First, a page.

Animals were safeguarded largely because of Buddhism, which tried to protect all life and was relatively successful in regard to cattle, turtles, and songbirds. Temples in some areas still stock turtles, fish, and birds to release for karmic merit. The birds are often trained to fly back and be recaptured; some are veterans of years of doing so. Certain trees were sacred in Buddhism and Daoism because of powerful qi or associated mythology; banyan trees are associated with the Buddha and also are often huge, gnarled, and venerable, showing great qi. Ginkgo trees were revered, which is why they still exist; they are apparently extinct in the wild, having survived only in temple groves and other protected woods.

Many other species are protected locally. My fisher friends regarded sawfish, porpoises, sea turtles, sturgeons, and giant groupers as sacred and full of qi and thus would not catch them if possible. If they did catch them— especially the sawfish and sturgeons—they offered them as sacrifices in temples. (I have provided a much fuller discussion of this in E. Anderson 2007.) These and other taboos and "power animal" beliefs are often explicable because the animals are anomalous or are "natural symbols" (Douglas 1966, 1970). They look and act strange, thus showing both supernatural power and impressive qi. Dragons are, of course, the ultimate in impressive creatures.

In general, Buddhism teaches that all animal life is sacred and must be protected, though taking animal life to sustain ones own life and ones family's is not condemned as strongly as is wasteful killing. Daoism teaches something similar, especially in regard to animals somehow sacred or rich in qi. Confucianism teaches conservation, restraint, and sustainability. None of these religions ever came close to eliminating hunting, let alone fishing, but they at least slowed the pace and prevented much needless or useless killing.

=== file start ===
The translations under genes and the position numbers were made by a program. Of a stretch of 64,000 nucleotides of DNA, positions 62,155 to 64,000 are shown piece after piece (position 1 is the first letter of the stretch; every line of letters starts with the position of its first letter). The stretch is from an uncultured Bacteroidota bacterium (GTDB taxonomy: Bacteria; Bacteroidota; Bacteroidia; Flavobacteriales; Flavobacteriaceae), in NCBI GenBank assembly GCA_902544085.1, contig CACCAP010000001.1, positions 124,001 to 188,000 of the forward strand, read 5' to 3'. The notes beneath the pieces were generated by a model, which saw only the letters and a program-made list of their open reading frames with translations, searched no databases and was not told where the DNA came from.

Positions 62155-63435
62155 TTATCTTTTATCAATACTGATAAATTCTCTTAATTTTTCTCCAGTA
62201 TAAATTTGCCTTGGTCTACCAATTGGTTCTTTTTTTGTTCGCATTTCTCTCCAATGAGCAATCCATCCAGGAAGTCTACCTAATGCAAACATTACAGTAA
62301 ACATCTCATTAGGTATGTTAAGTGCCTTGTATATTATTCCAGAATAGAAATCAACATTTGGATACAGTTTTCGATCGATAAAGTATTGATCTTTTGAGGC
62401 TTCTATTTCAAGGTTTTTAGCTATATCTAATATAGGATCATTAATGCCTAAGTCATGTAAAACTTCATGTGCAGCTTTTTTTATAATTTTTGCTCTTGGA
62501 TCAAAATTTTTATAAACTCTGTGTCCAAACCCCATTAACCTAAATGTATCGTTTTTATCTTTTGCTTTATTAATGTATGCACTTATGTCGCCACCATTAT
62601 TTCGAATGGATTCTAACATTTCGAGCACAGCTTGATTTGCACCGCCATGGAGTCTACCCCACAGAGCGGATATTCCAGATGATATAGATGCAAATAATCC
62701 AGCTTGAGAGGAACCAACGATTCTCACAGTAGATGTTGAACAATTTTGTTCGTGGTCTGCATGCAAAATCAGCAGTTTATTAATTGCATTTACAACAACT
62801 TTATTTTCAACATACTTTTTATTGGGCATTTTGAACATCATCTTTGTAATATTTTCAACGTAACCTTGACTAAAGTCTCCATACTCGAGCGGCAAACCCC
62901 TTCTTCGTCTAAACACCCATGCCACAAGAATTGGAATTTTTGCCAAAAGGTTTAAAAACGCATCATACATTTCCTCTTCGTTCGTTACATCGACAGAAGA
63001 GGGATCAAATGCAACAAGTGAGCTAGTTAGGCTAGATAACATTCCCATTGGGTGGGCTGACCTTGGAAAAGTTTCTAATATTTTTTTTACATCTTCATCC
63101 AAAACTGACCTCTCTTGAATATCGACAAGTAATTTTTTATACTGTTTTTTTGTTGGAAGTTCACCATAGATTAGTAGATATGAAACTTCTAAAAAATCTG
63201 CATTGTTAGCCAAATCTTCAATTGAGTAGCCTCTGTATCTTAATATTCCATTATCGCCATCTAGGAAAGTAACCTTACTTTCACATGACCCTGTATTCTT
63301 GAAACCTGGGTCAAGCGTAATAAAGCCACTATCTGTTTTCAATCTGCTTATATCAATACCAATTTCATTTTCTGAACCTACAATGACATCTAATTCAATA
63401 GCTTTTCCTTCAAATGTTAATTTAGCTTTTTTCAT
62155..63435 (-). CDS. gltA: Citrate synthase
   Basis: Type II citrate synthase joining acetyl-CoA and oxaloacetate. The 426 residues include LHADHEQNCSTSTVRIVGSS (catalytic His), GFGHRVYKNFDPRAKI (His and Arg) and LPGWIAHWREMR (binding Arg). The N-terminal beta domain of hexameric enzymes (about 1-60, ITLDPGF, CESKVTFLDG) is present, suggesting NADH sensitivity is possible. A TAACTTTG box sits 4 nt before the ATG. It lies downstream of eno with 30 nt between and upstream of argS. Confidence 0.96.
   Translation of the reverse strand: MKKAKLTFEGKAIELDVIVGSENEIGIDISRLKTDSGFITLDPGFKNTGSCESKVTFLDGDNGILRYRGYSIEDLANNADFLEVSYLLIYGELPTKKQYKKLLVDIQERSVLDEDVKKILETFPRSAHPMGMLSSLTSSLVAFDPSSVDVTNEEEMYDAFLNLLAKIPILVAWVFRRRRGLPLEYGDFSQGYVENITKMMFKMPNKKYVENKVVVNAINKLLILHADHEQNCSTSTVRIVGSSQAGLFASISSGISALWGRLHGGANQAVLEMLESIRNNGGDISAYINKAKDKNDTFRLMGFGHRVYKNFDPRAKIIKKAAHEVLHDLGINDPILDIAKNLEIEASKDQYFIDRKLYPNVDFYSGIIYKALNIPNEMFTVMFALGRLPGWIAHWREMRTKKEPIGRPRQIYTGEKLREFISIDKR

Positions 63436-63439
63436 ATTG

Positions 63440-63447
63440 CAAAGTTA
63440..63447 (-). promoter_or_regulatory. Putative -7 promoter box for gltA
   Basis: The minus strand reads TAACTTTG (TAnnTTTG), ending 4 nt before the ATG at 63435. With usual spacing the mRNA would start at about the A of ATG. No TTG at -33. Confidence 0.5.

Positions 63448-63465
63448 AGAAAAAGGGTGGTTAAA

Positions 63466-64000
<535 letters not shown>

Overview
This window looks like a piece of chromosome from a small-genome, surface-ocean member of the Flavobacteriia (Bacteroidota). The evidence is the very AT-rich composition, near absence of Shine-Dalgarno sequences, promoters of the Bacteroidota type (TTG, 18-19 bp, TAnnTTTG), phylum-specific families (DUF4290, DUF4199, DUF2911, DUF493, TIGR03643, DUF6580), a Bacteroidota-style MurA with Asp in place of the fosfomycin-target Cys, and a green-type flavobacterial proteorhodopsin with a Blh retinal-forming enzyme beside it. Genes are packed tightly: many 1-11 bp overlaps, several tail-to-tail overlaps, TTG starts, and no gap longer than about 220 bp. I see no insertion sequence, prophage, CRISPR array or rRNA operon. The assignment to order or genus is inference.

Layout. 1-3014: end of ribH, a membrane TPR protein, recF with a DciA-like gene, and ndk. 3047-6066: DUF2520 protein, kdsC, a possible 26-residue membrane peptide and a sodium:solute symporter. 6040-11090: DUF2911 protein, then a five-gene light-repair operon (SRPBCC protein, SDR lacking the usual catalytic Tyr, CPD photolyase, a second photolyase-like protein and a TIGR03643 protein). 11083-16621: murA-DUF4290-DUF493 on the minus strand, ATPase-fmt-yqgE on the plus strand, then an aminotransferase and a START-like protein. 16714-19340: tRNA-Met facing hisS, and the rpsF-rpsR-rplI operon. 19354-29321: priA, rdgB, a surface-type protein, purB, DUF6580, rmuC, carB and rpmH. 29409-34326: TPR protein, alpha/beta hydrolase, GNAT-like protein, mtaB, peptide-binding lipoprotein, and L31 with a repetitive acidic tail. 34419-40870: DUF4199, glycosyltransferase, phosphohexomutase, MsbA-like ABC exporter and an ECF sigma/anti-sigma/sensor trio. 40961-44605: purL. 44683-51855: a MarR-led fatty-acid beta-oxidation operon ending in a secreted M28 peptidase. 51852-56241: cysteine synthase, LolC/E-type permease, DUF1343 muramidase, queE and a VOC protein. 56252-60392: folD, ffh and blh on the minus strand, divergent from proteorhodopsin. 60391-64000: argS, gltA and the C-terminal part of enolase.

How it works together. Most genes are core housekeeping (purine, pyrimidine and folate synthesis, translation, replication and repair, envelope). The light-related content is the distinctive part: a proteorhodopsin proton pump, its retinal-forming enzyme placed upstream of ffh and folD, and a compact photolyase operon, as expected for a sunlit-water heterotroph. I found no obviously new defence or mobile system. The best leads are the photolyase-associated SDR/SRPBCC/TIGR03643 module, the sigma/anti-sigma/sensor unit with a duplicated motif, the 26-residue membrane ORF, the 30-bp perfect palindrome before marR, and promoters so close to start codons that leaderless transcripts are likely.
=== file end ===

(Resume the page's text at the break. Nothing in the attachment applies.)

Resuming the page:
As in so many other cases, one need only look at the results of Westernization—including the attitude of "struggle against nature"—in the last sixty years. Prior to that time, China was still quite rich in game and fish. Today, China has eliminated almost all of its wild food resources by uncontrolled hunting, overfishing, and habitat destruction. Clearly, economic rationality, economic need, ecological facts, and "progress" all greatly underdetermine environmental management. Obviously they affect it, and indeed are basic to our use of environments and resources, but the way use, management, and economic agency actually play out on the ground is due to choices and acts that are directly and heavily impacted by particular complexes of knowledge, ideology and, belief. Economics, like religion, involves belief systems cast as ultimate truth (Foucault 2008). Unfortunately, absent the infinite wisdom of the more remote subjects of religious speculation, we mortals must do with imperfect information. We thus act from partial knowledge filled in by inference, hope, self-delusion, blind faith in the past, and other shortcuts (Kahneman 2011).